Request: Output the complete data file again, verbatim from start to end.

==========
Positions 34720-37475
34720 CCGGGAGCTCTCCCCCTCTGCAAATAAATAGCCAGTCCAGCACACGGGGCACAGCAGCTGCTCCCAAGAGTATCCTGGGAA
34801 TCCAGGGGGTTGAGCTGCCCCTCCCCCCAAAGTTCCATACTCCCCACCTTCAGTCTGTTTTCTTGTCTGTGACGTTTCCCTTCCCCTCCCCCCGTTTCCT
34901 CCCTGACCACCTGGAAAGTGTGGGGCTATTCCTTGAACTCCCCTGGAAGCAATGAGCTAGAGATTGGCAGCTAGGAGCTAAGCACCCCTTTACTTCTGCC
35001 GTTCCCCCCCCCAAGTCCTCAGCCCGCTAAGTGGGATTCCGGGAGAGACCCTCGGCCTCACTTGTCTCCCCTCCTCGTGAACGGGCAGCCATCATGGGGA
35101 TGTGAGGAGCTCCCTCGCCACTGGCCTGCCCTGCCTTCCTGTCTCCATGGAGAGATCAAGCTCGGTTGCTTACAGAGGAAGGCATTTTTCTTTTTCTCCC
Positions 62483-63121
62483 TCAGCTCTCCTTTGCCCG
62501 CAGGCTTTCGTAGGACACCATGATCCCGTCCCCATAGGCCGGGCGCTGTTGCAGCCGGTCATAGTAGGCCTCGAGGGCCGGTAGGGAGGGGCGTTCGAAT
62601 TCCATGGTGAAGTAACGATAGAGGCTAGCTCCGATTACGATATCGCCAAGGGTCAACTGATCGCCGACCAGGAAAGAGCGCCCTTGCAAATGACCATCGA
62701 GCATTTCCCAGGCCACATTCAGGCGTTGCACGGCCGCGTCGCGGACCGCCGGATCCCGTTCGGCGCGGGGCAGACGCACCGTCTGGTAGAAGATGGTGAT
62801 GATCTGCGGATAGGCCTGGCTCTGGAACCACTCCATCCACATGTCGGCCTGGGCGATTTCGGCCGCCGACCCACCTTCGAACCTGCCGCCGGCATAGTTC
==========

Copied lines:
Positions 34720-37475
34720 CCGGGAGCTCTCCCCCTCTGCAAATAAATAGCCAGTCCAGCACACGGGGCACAGCAGCTGCTCCCAAGAGTATCCTGGGAA
34801 TCCAGGGGGTTGAGCTGCCCCTCCCCCCAAAGTTCCATACTCCCCACCTTCAGTCTGTTTTCTTGTCTGTGACGTTTCCCTTCCCCTCCCCCCGTTTCCT
34901 CCCTGACCACCTGGAAAGTGTGGGGCTATTCCTTGAACTCCCCTGGAAGCAATGAGCTAGAGATTGGCAGCTAGGAGCTAAGCACCCCTTTACTTCTGCC
35001 GTTCCCCCCCCCAAGTCCTCAGCCCGCTAAGTGGGATTCCGGGAGAGACCCTCGGCCTCACTTGTCTCCCCTCCTCGTGAACGGGCAGCCATCATGGGGA
35101 TGTGAGGAGCTCCCTCGCCACTGGCCTGCCCTGCCTTCCTGTCTCCATGGAGAGATCAAGCTCGGTTGCTTACAGAGGAAGGCATTTTTCTTTTTCTCCC
Positions 62483-63121
62483 TCAGCTCTCCTTTGCCCG
62501 CAGGCTTTCGTAGGACACCATGATCCCGTCCCCATAGGCCGGGCGCTGTTGCAGCCGGTCATAGTAGGCCTCGAGGGCCGGTAGGGAGGGGCGTTCGAAT
62601 TCCATGGTGAAGTAACGATAGAGGCTAGCTCCGATTACGATATCGCCAAGGGTCAACTGATCGCCGACCAGGAAAGAGCGCCCTTGCAAATGACCATCGA
62701 GCATTTCCCAGGCCACATTCAGGCGTTGCACGGCCGCGTCGCGGACCGCCGGATCCCGTTCGGCGCGGGGCAGACGCACCGTCTGGTAGAAGATGGTGAT
62801 GATCTGCGGATAGGCCTGGCTCTGGAACCACTCCATCCACATGTCGGCCTGGGCGATTTCGGCCGCCGACCCACCTTCGAACCTGCCGCCGGCATAGTTC